Cucumbers are an easy and rewarding crop to grow in your vegetable garden. Use companion planting to help your cucumber plants grow strong and healthy. In this article, you’ll discover why companion planting cucumbers with various other veggies, aromatic herbs, and flowers allows you to enjoy an even more delicious and plentiful harvest of cukes.
Companion planting is a helpful garden design technique that utilizes certain plants’ mutually beneficial qualities to create a healthy garden ecosystem.
Some plants attract pollinators and beneficial predatory insects, while others repel garden pests. Numerous plants reportedly support one another’s growth and produce better tasting fruit when grown nearby.
When choosing what to plant with cucumbers, there are a few key factors to keep in mind. Cucumbers tend to grow long, sprawling vines. It is possible to train them to grow on a trellis to conserve space in the garden.
They have shallow root systems, so root crops like carrots, turnips, parsnips, and radishes make good companions. Cucumbers prefer to grow in full sun and need at least six hours of direct sunlight each day.
What to Plant with Cucumbers to Repel Pests
Although cucumbers are generally easy to grow, there are a few insect pests that frequently cause problems for gardeners.
Some of the most commonplace garden pests that attack cucumber plants include aphids, cucumber beetles, thrips, and whiteflies. Interplanting aromatic herbs and flowers in your cucumber patch when you grow cucumbers from seeds or seedlings helps to keep these pests away.
Members of the allium family include chives, garlic, onions, leeks, and shallots as well as ornamental allium flowers. Cucumber grows well with garlic.
These plants’ strong scent repels deer and rodents in addition to insect pests like aphids, armyworms, borers, carrot flies, caterpillars, slugs, spider mites, and whiteflies.
Avoid planting members of the allium family near legumes like beans and peas. These plants reportedly stunt one another’s growth.
Catnip belongs to the mint family. Its strong scent repels a wide variety of garden pests, including aphids, ants, beetles, cabbage loopers, cockroaches, and weevils. It also deters larger pests like rodents and deer from raiding your veggies.
Catnip spreads vigorously and may become invasive in some growing climates. To avoid letting it spread, plant catnip in a container with drain holes and either bury it in the soil or place the pot near your cucumber plant.
Keep in mind that you can also take care of growing cucumbers in a container. Place your catnip pots near your cucumber pots to take advantage of companion planting.
Marigolds are one of the most popular flowers for companion planting. They effectively repel pests like aphids, bean beetles, cucumber beetles, cabbage worms, squash bugs, thrips, tomato hornworms, and whiteflies.
Also, their roots contain a natural chemical that kills harmful root-knot nematodes that attack other plant roots.
Nasturtiums are attractive flowering plants, and they are edible, too. The leaves and flowers have a strong, slightly peppery flavor. They repel cucumber beetles, cabbage loopers, squash bugs, and whiteflies.
Some gardeners use nasturtiums as a trap crop for aphids, planting them a short distance away from their preferred varieties. The aphids prefer nasturtiums and will do far less damage to the other plants.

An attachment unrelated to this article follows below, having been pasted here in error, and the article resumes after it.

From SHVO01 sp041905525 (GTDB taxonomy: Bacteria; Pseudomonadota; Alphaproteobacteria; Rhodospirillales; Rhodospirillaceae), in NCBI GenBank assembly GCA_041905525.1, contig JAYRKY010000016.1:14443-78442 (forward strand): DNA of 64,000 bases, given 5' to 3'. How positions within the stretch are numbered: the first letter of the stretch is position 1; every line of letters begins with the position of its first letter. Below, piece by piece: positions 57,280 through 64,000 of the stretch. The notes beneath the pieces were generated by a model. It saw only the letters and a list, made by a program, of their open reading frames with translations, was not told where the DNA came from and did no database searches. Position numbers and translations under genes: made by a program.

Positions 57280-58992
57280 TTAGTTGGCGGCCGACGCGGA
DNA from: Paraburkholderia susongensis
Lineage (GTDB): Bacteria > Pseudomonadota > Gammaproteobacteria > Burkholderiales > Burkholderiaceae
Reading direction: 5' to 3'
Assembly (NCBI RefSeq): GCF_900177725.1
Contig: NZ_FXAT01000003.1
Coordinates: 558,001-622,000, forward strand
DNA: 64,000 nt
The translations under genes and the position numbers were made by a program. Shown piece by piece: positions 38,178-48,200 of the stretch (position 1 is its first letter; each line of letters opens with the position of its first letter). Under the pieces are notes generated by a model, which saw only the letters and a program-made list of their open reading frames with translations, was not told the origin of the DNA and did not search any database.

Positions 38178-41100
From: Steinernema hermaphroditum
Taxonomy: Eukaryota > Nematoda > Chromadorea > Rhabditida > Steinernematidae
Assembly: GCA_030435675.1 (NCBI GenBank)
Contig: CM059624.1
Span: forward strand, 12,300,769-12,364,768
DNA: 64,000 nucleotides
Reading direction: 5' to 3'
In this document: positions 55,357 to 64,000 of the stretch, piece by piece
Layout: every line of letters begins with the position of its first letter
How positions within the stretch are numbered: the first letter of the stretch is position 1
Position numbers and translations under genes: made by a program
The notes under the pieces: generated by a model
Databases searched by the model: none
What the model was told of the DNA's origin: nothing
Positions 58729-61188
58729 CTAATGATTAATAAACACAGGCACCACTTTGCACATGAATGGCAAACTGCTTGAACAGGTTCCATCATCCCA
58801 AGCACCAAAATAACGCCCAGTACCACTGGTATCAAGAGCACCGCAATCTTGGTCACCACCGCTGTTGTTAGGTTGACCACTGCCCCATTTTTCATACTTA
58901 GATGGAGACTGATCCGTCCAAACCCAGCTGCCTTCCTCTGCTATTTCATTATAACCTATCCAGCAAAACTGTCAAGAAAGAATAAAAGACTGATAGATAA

Plant oregano near your cucumbers to repel ants, cucumber beetles, and cabbage moths. This wonderful herb also attracts pollinators and provides habitat for beneficial predatory insects like lacewings.
Keep in mind that oregano is a spreading perennial and freely reseeds itself. Remove the spent flowers before they have a chance to go to seed and cut the plant back regularly to control its growth.
Tansy is a good companion for cucumbers because it repels cucumber beetles, cutworms, Japanese beetles, mosquitoes, squash bugs, and sugar ants as well as rodents and deer. The bright yellow, button-like flowers are also a pollinator favorite.
Tansy helps to concentrate potassium in the nearby soil. Potassium is an essential macronutrient that promotes the fruiting and flowering processes in plants.
Attract Beneficial Insects by Companion Planting for Cucumbers
Insects play an essential role in a healthy garden, from pollinating flowers to preying on garden pests.
Various herbs and flowers attract pollinators like bees and butterflies. In contrast, others act as a host plant for predatory insects like ladybugs and lacewings to lay their eggs.
Borage is widely considered to be one of the best companion plants for the vegetable garden. Tender young borage leaves and flowers are edible.
They have a sweet, cucumber-like flavor. Pollinators love the blue star-shaped flowers. The leaves act as a habitat for predatory insects like lacewings and parasitic wasps to lay their eggs.
Borage also reportedly improves cucumbers’ flavor and helps its neighboring plants be more resilient and recover more quickly from environmental stress.
Large borage leaves are useful as mulch around the vegetable garden. As they break down, they add valuable nitrogen and other nutrients to the soil.
Borage is a large, fast-growing plant that readily self-seeds, so be sure to keep its space requirements in mind when choosing a growing location. Remove spent flowers if you do not wish to see volunteer seedlings next season.
Cilantro is an excellent companion plant for many reasons. It serves as a host for beneficial predatory insects like lacewings, ladybugs, hoverflies, and parasitic wasps to lay their eggs. The dainty white flowers attract pollinators to the garden.